I didn't decide one day to become a digital marketing expert. I became one following nearly a decade of entrepreneurial blood, sweat, tears and lack of advertising dollars.
I wanted to be an architect throughout high school and as a child, I wanted to be a truck driver. I would still be a truck driver today; I love the road and actually spent a couple of years training for it and doing it before I became a mother and found myself staying home for a couple of years to raise my daughter.
Staying home and finally acquiring Internet access in the year 2000 gave my entrepreneurial spirit the ability to flourish, and it did.
I often wonder where I would be today if I had the access to the world and opportunities that kids have now. I was a late bloomer to the Internet, mostly due to finances. It took me some time to acquire the ability to purchase a computer and access the Internet, but the second I did, I started generating income. I discovered eBay, and started building the vintage clothing resale empire that was the catalyst for the career I have today.
In 2000, I started selling some vintage clothing I had in my personal collection. I couldn't believe how valuable it was, considering I literally picked the items from thrift shops and estate sales over the years from anywhere between $1 - $5. I knew how to find it, so I started going out and getting more. This stuff sold at 1000-2000x over what I paid for it, and it became an addiction very quickly. The more I sold, the more I was able to purchase, and by 2003, I dumped eBay and taught myself how to build my own website using the old Yahoo Sitebuilder, manually creating each product page and hard-coding a shopping cart.
Website #1 became very successful with zero marketing budget. I had to learn organic and after about a year, I couldn't keep products on the website. Within minutes of listing an item, it would sell. This website was powered by organic SEO and hustling MySpace. Over time, my inventory was quickly outnumbering my bandwidth for manually adding products on the site and I started shopping for a storage unit.
At the time I lived in a mid-sized town and discovered that the cost of a storage unit was not much less than renting a storefront itself. I was on the road driving to rent a storage unit and happened upon a little storefront with a 'for rent' sign on a main street in a historic building. I called and they said the rent was $150 a month and they could meet me now. $150 a month?! No brainer. I can't believe I still have photos from that day:
By this time, I had a second child who was still a baby. I spent two solid weeks preparing for something I wasn't prepared for at all, which was opening a shop.
With baby in tow, I spent my days painting, working on the logistics of business licensing, merchant accounts, pricing, tagging, local SEO, updating the website with an actual address, painting, sewing, ironing and a million other things I have long forgotten.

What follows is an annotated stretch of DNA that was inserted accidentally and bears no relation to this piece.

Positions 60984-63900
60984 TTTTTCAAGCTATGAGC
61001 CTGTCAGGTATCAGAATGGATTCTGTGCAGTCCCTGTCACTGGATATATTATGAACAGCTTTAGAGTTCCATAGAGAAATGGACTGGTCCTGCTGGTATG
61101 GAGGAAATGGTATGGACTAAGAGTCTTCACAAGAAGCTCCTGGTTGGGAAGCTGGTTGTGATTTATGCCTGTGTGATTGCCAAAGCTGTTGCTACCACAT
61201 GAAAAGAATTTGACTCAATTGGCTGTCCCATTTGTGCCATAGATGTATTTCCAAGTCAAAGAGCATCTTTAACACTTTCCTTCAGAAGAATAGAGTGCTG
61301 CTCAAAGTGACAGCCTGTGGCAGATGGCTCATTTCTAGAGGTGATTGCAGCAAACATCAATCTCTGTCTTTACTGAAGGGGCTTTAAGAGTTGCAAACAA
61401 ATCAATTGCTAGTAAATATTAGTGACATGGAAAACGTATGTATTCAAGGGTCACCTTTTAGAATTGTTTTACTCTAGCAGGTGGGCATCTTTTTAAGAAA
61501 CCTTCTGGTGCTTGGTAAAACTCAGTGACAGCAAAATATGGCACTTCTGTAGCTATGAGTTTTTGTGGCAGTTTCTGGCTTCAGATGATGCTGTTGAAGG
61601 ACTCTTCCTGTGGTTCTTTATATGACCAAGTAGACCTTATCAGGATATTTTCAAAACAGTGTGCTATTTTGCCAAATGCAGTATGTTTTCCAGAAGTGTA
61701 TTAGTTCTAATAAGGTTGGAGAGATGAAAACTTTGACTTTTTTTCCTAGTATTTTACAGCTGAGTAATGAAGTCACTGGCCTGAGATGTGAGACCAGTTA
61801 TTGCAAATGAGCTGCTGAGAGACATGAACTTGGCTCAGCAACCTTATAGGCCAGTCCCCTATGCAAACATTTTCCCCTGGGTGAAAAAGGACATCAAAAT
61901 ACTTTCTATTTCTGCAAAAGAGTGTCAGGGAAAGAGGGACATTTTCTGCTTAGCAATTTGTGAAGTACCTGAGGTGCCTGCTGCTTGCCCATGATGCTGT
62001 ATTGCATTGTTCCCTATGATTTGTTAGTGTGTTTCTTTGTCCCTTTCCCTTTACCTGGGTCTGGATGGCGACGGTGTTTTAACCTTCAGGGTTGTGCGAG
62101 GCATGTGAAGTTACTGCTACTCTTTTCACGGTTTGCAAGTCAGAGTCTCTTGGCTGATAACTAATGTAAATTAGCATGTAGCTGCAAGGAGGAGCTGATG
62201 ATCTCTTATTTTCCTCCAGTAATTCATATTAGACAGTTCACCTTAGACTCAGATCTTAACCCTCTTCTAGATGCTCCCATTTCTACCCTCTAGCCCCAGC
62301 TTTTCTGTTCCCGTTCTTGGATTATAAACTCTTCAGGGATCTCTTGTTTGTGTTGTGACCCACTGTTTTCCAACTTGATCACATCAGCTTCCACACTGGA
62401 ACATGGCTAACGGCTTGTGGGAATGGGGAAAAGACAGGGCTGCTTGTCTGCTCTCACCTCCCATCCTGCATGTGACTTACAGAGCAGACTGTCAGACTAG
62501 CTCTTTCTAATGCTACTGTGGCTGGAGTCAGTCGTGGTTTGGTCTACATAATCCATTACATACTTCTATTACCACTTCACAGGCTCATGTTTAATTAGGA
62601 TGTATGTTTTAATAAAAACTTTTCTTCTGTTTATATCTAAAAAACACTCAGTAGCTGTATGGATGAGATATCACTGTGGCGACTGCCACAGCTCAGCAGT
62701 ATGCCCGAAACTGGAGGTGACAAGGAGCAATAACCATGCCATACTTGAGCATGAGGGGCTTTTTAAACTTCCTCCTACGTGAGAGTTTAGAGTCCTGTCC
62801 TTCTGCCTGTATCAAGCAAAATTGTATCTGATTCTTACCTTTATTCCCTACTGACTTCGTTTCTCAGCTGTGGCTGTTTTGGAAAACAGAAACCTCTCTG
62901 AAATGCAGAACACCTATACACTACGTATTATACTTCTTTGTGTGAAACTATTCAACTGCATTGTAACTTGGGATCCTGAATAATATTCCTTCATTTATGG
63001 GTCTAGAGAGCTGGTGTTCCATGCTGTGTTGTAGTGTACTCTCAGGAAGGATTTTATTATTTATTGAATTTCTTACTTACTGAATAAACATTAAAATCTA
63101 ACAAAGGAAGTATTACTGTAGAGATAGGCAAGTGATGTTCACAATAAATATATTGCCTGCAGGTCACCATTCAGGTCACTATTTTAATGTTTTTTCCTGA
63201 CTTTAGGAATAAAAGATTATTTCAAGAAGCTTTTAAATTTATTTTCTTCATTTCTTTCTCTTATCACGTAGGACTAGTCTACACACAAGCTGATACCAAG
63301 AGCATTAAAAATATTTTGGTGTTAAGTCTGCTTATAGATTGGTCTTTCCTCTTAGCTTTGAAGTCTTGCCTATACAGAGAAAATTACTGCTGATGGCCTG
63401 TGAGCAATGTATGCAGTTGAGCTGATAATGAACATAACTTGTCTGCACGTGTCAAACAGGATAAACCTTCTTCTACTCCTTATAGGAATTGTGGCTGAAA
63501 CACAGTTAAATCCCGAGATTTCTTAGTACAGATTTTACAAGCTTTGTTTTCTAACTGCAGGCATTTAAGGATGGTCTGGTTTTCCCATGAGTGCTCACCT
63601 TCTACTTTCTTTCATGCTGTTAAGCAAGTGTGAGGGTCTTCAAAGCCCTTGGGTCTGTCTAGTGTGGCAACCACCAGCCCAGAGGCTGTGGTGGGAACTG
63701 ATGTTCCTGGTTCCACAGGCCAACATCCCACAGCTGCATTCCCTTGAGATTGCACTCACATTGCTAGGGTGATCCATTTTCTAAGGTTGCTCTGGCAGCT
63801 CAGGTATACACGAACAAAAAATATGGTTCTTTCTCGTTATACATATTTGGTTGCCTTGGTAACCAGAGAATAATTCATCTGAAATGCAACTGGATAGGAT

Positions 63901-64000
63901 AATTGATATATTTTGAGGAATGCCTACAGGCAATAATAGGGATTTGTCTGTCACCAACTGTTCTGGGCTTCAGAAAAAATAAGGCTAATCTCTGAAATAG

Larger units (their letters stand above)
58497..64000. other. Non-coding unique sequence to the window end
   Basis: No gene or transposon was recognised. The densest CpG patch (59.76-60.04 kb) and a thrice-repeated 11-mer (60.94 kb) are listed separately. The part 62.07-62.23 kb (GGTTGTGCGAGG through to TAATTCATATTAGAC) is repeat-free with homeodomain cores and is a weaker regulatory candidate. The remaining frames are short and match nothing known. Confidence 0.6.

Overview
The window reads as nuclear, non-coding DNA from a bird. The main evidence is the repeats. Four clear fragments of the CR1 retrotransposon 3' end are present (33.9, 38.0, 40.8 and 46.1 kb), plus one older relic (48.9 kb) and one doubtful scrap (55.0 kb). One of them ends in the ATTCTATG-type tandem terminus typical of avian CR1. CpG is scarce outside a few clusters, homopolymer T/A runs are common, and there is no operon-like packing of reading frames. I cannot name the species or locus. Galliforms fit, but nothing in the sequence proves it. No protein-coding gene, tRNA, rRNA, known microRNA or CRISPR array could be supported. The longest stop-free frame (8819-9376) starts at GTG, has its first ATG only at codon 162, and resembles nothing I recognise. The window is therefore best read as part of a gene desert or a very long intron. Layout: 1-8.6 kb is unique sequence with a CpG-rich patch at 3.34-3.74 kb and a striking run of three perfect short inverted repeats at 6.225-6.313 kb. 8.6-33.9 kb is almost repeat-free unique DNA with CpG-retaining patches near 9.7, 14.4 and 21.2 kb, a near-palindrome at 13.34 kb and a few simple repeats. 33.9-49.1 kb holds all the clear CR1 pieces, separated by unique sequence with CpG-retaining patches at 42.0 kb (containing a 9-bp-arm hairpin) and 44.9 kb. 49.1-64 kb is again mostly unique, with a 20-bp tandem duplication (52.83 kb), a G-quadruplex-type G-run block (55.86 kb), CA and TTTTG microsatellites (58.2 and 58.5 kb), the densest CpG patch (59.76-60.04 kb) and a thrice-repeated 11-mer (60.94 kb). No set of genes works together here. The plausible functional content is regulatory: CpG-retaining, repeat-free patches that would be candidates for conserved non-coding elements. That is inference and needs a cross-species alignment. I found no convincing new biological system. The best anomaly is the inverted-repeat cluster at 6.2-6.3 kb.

Within the month, my first brick and mortar was open in Pueblo, Colorado. It was only open 3 days a week, but it was surprisingly successful and more importantly; got the inventory out of my house.
For quite some time, I felt like a fraud; nothing was supposed to happen that quickly. I know now that those feelings were unwarranted, but I was still in my late 20's at the time and a bit naive. My SEO efforts, website and early MySpace social media efforts brought patrons from Denver and New Mexico who drove specifically, online sales were better than ever and inventory was coming to me. Life then happened (aka divorce) and I moved to Colorado Springs, found an old Victorian house with commercial zoning that needed work and I opened a second store in 2010, which I also lived in (it was a house too, so it wasn't that hardcore).
By this time, Shopify was a thing and I had moved all my social marketing efforts to Facebook. I ditched the old site, migrated it to Shopify and was able to keep all of my inventory online. By 2010, I was shipping hundreds of items out all over the world every month and was still managing quite a lot of local foot traffic. I lived for the online hustle and learned from the growth of my own business how to do the work with little to no marketing budget.
Throughout these years, I was also helping my small business neighbors grow their businesses through social media marketing, paid advertising, SEO and I built countless websites. I am pretty positive I worked 18 hours each day, since I was also managing my eCommerce store, two brick and mortars and all the logistics. I loved it and maintained that lifestyle for nearly a decade. I had no employees.
On a summer day in 2011, a lady walked into my Colorado Springs store and offered to purchase all of my inventory. She caught me at a time where I was feeling the exhaustion and I accepted without hesitation. I shut the entire business operation down within 24 hours and that was that. I moved back to Denver, where I grew up, and drove a delivery truck for a short time until I found a contract job to build up the digital side of a precision machining company in Denver. I was able to immerse myself in the hustle again. I missed it. Without the digital hustle, I don't know what to do with myself.
Since 2012, I have been channeling my entrepreneurial drive and hustle into the businesses and clients of agencies I have and do work for. I have maintained a freelance career since around 2004 and have worked for a variety of agencies and contracts since then, including a contract at Google to work on their internal paid advertising. I still work very long days and live to hustle and grow a new project, with or without budget. I just love doing it.
And yes, I still have a rack of highly-collectible vintage clothing in my garage. I still love the thrill of the hunt as well; some things will never die.